I've done it three times now and it's phenomenal and it's the same concept where you're in the wind.

Yes.

You know, and the beautiful thing about being in the wind is it's completely quiet, which I just didn't expect because you just flowing with the wind, you've not got the wind coming through your ears or anything like that.

Yeah, yeah.

But I love I love sailing too, you know, and the idea is that you're being so, so sensitive to the environment around you and that you're learning to work with the environment instead of against it.

And so, sailing is a beautiful, I think a beautiful analogy for cognitive flexibility.

Well, I think that's a really great place to leave it, isn't it?

Because I think we didn't start off this whole journey this podcast episode knowing where we would go whether we get to sailing or not.

I was pretty fixed on your switching gears, and I think it's not just switching gears, is it's changing tack, changing tech?

Well, there you go now, you could really go into the whole metaphor and use all the terminology behind sailing to understand this cognitive flexibility but under.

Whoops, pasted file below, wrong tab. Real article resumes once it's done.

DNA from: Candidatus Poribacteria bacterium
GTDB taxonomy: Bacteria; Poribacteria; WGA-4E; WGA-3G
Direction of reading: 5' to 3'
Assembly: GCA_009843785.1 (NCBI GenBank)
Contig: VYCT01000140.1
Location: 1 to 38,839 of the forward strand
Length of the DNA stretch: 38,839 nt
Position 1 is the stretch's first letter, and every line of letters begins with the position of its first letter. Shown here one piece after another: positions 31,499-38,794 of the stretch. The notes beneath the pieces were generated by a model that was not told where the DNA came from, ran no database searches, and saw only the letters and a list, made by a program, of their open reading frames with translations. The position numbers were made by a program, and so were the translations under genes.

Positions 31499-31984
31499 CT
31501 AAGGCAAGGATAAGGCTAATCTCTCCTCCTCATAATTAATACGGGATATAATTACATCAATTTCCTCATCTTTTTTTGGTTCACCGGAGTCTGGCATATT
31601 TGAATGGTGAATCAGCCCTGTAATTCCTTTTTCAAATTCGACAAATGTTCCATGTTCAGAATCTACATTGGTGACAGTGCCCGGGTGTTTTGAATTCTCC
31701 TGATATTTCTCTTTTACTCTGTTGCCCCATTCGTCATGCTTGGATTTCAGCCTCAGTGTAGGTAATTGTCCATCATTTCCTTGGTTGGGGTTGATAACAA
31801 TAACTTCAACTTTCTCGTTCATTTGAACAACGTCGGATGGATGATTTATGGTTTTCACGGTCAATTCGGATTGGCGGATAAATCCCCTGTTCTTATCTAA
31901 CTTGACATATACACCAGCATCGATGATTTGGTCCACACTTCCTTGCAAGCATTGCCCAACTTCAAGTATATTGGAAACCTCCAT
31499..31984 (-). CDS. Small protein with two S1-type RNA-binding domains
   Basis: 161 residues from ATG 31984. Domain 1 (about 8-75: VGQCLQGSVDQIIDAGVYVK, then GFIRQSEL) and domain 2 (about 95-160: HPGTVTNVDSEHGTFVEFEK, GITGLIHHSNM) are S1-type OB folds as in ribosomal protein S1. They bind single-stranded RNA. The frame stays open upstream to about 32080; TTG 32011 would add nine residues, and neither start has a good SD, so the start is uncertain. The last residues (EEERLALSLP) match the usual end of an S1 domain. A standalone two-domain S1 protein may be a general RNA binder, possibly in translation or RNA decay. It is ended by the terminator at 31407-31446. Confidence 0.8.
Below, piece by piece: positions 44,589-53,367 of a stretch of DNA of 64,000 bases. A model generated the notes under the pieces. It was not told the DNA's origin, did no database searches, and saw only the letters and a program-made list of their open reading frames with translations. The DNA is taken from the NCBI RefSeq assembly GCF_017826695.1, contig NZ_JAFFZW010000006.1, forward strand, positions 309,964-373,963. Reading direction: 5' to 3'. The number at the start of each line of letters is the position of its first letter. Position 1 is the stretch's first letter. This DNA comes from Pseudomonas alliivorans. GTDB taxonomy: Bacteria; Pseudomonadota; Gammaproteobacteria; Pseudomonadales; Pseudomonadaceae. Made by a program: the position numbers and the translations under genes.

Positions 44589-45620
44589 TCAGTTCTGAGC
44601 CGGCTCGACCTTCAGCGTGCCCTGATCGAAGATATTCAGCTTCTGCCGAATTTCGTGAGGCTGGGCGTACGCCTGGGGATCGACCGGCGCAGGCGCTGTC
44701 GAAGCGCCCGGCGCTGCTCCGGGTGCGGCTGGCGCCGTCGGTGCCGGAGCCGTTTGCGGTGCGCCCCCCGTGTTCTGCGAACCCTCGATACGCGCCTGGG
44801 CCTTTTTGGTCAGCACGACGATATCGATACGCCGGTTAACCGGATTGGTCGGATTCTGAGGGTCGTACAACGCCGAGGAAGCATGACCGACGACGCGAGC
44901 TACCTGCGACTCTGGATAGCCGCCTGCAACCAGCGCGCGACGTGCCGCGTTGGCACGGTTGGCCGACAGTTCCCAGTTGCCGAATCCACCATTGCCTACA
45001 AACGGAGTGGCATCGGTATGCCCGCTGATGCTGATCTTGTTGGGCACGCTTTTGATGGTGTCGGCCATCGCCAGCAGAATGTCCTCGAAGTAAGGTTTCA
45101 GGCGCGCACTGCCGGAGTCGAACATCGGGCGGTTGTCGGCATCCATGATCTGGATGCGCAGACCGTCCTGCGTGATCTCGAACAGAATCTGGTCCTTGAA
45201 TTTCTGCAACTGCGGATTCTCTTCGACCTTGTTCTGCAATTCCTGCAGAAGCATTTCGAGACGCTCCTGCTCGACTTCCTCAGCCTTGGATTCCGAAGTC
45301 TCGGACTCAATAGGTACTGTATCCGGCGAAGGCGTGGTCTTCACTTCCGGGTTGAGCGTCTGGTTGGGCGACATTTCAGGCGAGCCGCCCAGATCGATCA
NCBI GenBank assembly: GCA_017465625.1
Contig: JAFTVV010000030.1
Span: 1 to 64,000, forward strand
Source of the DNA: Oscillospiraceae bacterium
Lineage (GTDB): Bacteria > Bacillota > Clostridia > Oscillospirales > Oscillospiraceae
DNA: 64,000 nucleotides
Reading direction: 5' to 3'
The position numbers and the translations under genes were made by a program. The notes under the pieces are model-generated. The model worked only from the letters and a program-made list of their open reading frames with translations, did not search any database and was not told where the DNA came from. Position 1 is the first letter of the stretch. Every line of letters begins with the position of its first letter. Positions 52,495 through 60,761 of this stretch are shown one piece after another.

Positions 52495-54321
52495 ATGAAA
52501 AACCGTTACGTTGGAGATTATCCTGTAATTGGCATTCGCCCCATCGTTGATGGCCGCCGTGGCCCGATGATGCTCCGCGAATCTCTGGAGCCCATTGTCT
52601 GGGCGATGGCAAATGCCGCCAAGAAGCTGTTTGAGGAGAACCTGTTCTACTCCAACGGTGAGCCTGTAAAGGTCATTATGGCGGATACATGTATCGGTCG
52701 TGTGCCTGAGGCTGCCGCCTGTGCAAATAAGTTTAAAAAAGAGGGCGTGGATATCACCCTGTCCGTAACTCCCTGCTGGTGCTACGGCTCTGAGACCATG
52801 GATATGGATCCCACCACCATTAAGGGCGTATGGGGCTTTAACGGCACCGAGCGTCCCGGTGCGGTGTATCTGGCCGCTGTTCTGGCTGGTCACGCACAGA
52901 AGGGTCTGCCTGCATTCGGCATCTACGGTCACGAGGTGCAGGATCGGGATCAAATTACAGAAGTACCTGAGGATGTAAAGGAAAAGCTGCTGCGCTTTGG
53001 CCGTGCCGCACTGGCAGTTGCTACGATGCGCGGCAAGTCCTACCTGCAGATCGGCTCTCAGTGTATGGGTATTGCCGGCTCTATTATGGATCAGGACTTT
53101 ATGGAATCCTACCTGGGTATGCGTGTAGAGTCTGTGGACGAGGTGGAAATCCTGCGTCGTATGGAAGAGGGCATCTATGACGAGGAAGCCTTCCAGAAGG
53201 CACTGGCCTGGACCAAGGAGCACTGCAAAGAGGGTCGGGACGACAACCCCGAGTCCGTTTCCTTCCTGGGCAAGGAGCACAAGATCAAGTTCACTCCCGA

But I think for the audience, what's really important that if you want to learn to be more cognitively flexible, having a metaphor that's comfortable for you is going to be very helpful so that you can learn how to manage your mind that so that you can learn how to deal with changing demands.

And I'm thinking about that If there's a listener who's listening and thinking right, cognitive flexibility, I think one of the key things with it is where in life do you meet a non-negotiable obstruction and have to adapt to it.

So, when you're sailing you meet a non-negotiable obstruction, which is the water, the wind, and the rocks.

That's the ultimate when you're driving.

You've got the road you've got the engine or when you're playing golf the course and the wind blows your thing off or whatever.

That's cognitive flexibility.

I think that's a really good prompt there.

Erica, you know, that we think about something in our lives where we experience cognitive flexibility raw.